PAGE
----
Varoufakis said implementing new legislation concerning corruption and tax evasion is his top priority. As to whether European officials will approve each and every measure passed in parliament, he said “there is going to be a great deal of toing and froing between us and the institutions and our partners.”

The trained economist was also critical of the tense negotiation process with euro zone finance ministers, saying they were dominated by “legalisms.”

“You know what I think the main problem is? European finance ministerial meetings are seldom about finance, they’re more about process and rules … and I’m not good at that. I think that when we’re talking about macroeconomics, when we’re talking about Greece’s recovery, I don’t think we have the moral right to talk as if this is applying rules.”

Leftist political party Syrzia rose to power during elections last month on promises to abolish austerity measures, but its principal task of reducing Greece’s $366 billion debt has been flatly rejected. Several Greeks, noticeably senior politician Manolis Glezos, claim the party has bent too much to European creditors, making it no different from the previous administration.

But Varoufakis rejected the notion that Syrzia has been unfaithful to Greeks: “We got elected to renegotiate Greece’s deal with our partners.”

Varoufakis said he will continue to push for debt restructuring despite a Eurogroup statement proclaiming that “Greek authorities reiterate their unequivocal commitment to honor their financial obligations to all their creditors fully and timely.”

“Even though we are a government of the radical left, we come to the table with a mentality of a bankruptcy lawyer from the city of London who simply says if we have a problem with debt, you need to restructure it,” Varoufakis said.

The issue of finances

greece-payback-timeline
While it remains unclear how the cash-strapped nation will fund itself in the near term, especially when it faces a March deadline to repay an IMF loan, Varoufakis urged investors to look at the bigger picture.

“My message to market people is very simple. They understand that when there is a cash flow problem, which is effectively a spike for a short space of time, but the long term seems quite good, they can be confident that Europe is going to find a way of dealing with the cash flow problem.”

As to how Greece will eventually return to financial markets, it all hinges on solving “a system of three equations and three unknowns,”he said.

“The three unknowns are – the debt level and its flows, secondly investment levels and means of cranking it up, and thirdly primary surplus. … I have no doubt that Europe in the end is going to solve this system of equations and unknowns.”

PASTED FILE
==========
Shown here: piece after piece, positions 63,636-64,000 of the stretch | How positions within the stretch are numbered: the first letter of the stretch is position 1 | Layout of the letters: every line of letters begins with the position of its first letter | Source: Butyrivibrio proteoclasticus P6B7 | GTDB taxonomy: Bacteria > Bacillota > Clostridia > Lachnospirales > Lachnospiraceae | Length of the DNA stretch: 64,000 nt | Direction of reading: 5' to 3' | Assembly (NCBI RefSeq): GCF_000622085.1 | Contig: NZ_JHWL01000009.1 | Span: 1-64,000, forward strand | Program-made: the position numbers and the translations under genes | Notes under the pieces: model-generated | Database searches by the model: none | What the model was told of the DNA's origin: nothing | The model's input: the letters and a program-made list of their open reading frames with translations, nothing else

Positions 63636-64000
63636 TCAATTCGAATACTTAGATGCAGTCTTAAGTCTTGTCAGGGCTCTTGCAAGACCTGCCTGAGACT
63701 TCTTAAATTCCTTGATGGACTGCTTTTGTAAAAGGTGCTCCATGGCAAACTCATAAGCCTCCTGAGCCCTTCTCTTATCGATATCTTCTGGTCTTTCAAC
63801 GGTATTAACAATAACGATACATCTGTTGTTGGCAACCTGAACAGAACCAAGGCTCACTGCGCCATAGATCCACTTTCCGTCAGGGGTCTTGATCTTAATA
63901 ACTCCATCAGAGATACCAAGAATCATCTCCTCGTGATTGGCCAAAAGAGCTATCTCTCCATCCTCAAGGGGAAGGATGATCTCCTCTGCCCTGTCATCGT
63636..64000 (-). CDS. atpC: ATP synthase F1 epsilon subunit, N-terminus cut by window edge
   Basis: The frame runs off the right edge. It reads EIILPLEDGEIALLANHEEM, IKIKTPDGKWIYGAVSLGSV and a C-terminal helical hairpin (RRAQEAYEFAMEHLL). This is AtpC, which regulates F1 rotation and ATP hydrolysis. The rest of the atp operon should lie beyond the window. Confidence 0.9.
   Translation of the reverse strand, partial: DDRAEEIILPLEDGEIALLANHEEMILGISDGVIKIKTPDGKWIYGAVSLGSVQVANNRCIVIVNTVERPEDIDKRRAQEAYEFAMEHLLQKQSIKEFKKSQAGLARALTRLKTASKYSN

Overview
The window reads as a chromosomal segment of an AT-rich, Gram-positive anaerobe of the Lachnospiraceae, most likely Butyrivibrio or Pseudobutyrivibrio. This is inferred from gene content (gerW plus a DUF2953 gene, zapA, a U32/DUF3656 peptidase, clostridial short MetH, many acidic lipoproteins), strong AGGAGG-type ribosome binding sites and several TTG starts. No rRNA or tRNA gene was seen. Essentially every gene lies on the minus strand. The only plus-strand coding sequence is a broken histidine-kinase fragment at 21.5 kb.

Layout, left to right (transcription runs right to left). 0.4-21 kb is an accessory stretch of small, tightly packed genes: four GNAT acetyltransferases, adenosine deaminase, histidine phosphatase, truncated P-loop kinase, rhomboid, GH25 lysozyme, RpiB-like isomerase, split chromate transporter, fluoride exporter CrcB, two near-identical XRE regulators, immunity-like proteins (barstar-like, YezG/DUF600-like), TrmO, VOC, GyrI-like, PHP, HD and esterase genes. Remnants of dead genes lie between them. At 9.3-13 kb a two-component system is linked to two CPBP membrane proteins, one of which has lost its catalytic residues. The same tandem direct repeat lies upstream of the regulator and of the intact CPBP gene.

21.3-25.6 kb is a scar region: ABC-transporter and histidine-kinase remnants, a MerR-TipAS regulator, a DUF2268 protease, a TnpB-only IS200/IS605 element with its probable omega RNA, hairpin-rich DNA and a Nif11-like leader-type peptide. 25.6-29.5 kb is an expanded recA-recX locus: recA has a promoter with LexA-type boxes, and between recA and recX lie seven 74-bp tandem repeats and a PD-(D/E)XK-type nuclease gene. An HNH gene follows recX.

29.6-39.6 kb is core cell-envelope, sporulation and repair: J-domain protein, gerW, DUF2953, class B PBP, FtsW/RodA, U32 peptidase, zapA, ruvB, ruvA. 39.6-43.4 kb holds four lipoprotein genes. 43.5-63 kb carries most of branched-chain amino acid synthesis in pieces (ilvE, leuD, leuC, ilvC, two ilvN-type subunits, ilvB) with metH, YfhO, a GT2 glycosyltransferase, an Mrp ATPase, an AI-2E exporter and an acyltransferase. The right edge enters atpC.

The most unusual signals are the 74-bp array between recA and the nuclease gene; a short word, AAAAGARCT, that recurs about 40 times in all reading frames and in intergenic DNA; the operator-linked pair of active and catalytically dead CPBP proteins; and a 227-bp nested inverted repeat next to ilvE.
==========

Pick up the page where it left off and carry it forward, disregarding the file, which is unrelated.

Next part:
Julia Chatterley
Anchor, Worldwide Exchange

Charlie Hebdo: Interview with Greek FinMin Y. Varoufakis

posted at protothema.gr
The leftist satirical magazine features an interview with Greece’s Finmin who talks about the economy and social upheavals

Greek Finance Minister Yanis Varoufakis appears in the latest edition of French satirical magazine Charlie Hebdo on Wednesday, the second to hit stands following the January 7 attack. Varoufakis’ interview that is featured in the left-wing magazine is titled “Europe prescribes austerity, as doctors prescribe bleeding.”

“(The Radical Left Coalition) SYRIZA has been cast to play a role in the upheavals of history with the sad honor of having to repair damage left by the parties and institution of the system,” he states, adding that if pro—European governments such as the previous ones of Greece continue to “suffocate the people who elected them and lead them to despair, then the only ones who benefit are the fanatics, racists, nationalists and those who live with hatred.”

The magazine, teetering on the verge of bankruptcy before the massacre, features a cover story that depicts the Pope, a jihadist, former French president Nicolas Sarkozy and far-right politician marine le pen as a pack of animals chasing after a dog with a copy of Charlie Hebdo clenched in its jaws. The headline reads, “We’re back!” (or “Here we go again!” in a FREE translation).

Apart from an interview with Varoufakis, the new issue has an interview with former IMF chief Dominique Strauss-Kahn.

Will Butler: Clean Monday – hear the first of his tracks written after reading the Guardian

Every day this week, Arcade Fire’s Will Butler is writing a song especially for us, based on a story from the Guardian. Here’s the first, inspired by the Greek debt crisis

by Will Butler

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Will Butler … Delving into Greek debt. Photograph: PR

I’m rooting for Greece. I mean, broadly, who the hell isn’t rooting for Greece? Even if you’re super right wing, or super German, or super capitalist you probably don’t want Greece tumbling out of the Euro and defaulting on its debts.
But beyond that, I like that they’re a young government. I like Yanis Varoufakis, the new finance minister. To a certain extent, I’ve bought into the media portrayal of him (from the Guardian and NPR and all over) as a straight shooting rapscallion who might – just might – be crazy enough to, um, responsibly manage the Greek financial situation? Continue reading